Book Review

Commentary
5:00 am
Mon December 15, 2014

The Art and Life of a Playwright

Credit Creative Commons. Courtesy of the John D. & Catherine T. MacArthur Foundation

KMUW book reviewer, Sarah Bagby, looks at the latest works by playwright and essayist Sarah Ruhl.

Sarah Ruhl is an award-winning playwright, an essayist, a drama teacher, and mother. Her play Dear Elizabeth and a her collection of essays called 100 Essays I Don’t Have Time to Write on Umbrellas and Sword Fights, Parades and Dogs, Fire Alarms, Children and Theatre have been recently released. Read together, they illuminate the art and life of a playwright.

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Commentary
10:30 am
Mon December 1, 2014

A Memoir Of Understanding

  Nobel Peace Prize winner and president of South Africa from 1994-1999, Nelson Mandela was imprisoned for 27 years. He and other members of the African National Congress were deemed South Africa’s most dangerous criminals as they rebelled against Apartheid.

Christo Brand is an Afrikaner, who was raised in a multi-ethnic community, unaware of the realities of Apartheid. In 1978, when he turned 18, he chose to be a prison guard rather than a soldier or policeman. The brutality and danger, and the racism inherent in the law, were confusing to his tolerant sensibility.

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Commentary
5:30 am
Mon November 17, 2014

An Unforgettable Story Of Life In Transition

Colm Tóibín
Credit Larry D. Moore CC BY-SA 3.0 / Wikimedia Commons

Colm Tóibín is the author of seven novels, including The Master, winner of the Los Angeles Times Book Prize; Brooklyn, winner of the Costa Book Award; and two story collections. Twice shortlisted for the Man Booker Prize, Tóibín lives in Dublin and New York.

Tóibín’s latest novel, Nora Webster, displays a singular vision into the interior lives of ordinary people. Like other Tóibín novels, this one is set in a small Irish town in the middle of the 20th century, a time and place he is intimately familiar with from his own childhood.

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Commentary
9:43 am
Mon November 3, 2014

The Power of Great Literature

Azar Nafisi, author of The Republic of the Imagination: America in Three Books, thinks that, "America has a crisis of vision."

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Commentary
5:01 pm
Tue October 28, 2014

"The Remedy for Love" by Bill Roorbach

Bill Roorbach's new novel is shortlisted for the inaugural Kirkus award for fiction. KMUW book reviewer Sarah Bagby tells us why she thinks this book is his best yet.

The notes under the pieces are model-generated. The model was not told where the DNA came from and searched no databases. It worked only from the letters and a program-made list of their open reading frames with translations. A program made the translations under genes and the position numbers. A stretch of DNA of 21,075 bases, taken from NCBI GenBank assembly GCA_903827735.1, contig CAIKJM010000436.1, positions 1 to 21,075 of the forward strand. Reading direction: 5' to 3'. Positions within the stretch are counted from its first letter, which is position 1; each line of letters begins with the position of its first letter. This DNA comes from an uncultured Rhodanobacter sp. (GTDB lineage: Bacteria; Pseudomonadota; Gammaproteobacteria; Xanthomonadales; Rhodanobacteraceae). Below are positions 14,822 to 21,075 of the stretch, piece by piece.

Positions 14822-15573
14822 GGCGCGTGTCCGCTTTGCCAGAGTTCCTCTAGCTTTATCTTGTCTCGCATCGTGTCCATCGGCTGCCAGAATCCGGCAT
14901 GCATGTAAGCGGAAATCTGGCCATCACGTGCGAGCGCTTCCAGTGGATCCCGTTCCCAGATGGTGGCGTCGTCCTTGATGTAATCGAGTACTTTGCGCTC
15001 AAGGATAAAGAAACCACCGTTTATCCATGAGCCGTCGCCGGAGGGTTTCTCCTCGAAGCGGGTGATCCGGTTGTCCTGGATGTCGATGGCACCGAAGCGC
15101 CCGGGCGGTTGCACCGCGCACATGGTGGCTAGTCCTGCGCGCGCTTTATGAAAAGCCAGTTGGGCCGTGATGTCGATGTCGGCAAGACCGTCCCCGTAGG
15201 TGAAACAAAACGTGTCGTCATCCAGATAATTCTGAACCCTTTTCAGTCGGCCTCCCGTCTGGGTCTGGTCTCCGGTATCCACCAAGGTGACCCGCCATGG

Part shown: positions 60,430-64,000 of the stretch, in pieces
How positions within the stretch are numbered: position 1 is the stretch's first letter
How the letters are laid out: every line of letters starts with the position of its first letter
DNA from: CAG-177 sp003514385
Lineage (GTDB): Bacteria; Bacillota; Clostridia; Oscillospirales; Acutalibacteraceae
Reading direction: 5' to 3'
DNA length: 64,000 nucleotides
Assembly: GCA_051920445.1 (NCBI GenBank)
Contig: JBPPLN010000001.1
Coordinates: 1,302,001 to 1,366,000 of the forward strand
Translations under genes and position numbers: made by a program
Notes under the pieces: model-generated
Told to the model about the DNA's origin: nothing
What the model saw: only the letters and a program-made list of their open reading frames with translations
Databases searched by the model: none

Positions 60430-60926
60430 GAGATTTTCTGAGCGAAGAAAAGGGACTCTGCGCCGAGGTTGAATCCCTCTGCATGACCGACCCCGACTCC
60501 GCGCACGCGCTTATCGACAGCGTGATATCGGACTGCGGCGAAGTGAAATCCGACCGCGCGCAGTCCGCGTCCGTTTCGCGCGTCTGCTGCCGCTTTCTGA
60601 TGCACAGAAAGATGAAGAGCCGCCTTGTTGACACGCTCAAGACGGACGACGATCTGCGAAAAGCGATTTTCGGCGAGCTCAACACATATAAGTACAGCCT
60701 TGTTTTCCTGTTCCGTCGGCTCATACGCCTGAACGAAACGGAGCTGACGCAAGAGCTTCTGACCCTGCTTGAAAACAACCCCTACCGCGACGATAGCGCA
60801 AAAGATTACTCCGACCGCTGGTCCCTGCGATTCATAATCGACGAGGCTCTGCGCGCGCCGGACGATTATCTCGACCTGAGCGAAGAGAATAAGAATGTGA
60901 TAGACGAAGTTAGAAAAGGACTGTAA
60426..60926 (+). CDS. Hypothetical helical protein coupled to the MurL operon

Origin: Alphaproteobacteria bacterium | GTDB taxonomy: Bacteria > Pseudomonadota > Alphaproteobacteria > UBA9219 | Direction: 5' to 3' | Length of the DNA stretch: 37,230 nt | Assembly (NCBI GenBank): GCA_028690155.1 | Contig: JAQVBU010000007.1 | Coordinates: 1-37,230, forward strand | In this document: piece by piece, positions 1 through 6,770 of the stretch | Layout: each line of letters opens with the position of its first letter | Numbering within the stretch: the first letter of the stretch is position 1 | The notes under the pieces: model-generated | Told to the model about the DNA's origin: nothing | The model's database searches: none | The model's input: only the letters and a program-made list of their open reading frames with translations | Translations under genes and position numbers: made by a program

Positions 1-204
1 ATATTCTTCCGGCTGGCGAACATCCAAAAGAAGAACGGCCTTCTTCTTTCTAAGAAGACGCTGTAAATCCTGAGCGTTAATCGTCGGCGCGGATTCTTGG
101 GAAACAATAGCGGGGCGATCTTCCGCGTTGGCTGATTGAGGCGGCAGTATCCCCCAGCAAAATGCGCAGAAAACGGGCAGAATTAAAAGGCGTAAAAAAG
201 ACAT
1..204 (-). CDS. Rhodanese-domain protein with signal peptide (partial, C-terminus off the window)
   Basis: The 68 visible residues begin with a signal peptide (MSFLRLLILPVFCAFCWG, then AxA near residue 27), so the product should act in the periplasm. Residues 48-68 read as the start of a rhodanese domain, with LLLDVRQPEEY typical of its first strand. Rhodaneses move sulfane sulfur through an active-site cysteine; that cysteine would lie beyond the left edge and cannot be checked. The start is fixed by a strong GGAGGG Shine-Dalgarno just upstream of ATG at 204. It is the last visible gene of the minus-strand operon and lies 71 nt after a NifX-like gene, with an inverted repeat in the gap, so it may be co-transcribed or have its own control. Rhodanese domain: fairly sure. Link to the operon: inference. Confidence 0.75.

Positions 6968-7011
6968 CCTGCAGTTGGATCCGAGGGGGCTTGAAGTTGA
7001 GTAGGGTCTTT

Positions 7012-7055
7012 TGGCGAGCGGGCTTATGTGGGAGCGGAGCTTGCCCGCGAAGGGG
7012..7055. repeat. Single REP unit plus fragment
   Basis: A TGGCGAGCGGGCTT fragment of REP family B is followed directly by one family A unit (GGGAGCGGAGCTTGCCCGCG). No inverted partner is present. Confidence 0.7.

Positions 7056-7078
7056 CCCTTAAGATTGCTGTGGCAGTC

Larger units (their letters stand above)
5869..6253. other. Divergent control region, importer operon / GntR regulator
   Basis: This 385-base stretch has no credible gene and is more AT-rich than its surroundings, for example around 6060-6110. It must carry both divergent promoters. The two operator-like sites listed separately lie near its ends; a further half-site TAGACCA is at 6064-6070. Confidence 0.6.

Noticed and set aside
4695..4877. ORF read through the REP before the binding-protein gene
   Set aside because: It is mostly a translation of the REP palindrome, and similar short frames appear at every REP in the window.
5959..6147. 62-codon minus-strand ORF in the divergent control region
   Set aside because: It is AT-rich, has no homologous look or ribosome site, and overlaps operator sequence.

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Commentary
5:00 am
Mon October 6, 2014

'Being Mortal' Is A Bold Vision

Being Mortal is about the struggle to cope with the constraints of our biology.” This is Atul Gawande’s observation in his important new book, Being Mortal: Medicine and What Matters in the End. He is the author of three previous books, including The Checklist Manifesto, in which he boldly calls for a surgical checklist to be performed before any surgery, anywhere. This may seem like common sense, but there was no such practice in place.

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Commentary
5:00 am
Mon September 22, 2014

'Internal Medicine' Makes Difficult Stories Accessible

Internal Medicine by Terrence Holt is a compilation of nine stories that loosely reflect Holt’s experience as an internal medicine resident. Each story is a compositely drawn case, just as Holt’s protagonist, “Harper,” is an amalgamation of his fellow residents. Holt remolds the medical cases, he says, “according to the logic not of journalism but of parable, seeking to capture the essence of something too complex to be understood any other way.”

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Commentary
5:00 am
Mon September 8, 2014

'Soldier Girls' Is A Compelling Portrait Of Women In War

Helen Thorpe profiles three women who joined the Indiana National Guard before 9/11 in her compelling new book, Soldier Girls: The Battles of Three Women at Home and at War.

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Commentary
5:00 am
Mon August 25, 2014

New Author Weaves Story Of Family And Difficulty

The Leary family—Eileen, a nurse; her professor husband, Ed; and their ordinary son, Connell—are like most families. Their upward trajectory in economic status results in a move to the New York City suburbs from their working class Brooklyn. Things continue pretty much as expected until the arrival of a debilitating illness: Ed develops early onset Alzheimer’s disease, which they face with perseverance and dignity.

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Commentary
5:00 am
Mon August 11, 2014

A True-Life Arctic Adventure

Credit www.history.navy.mil / Google Images / Creative Commons

Hampton Sides is an editor-at-large for Outside Magazine and a master of narrative non-fiction. His latest book, In the Kingdom of Ice: The Grand and Terrible Polar Voyage of the USS Jeannette, combines just the right amount of adventure, meticulous research and remarkable characters with lofty dreams.

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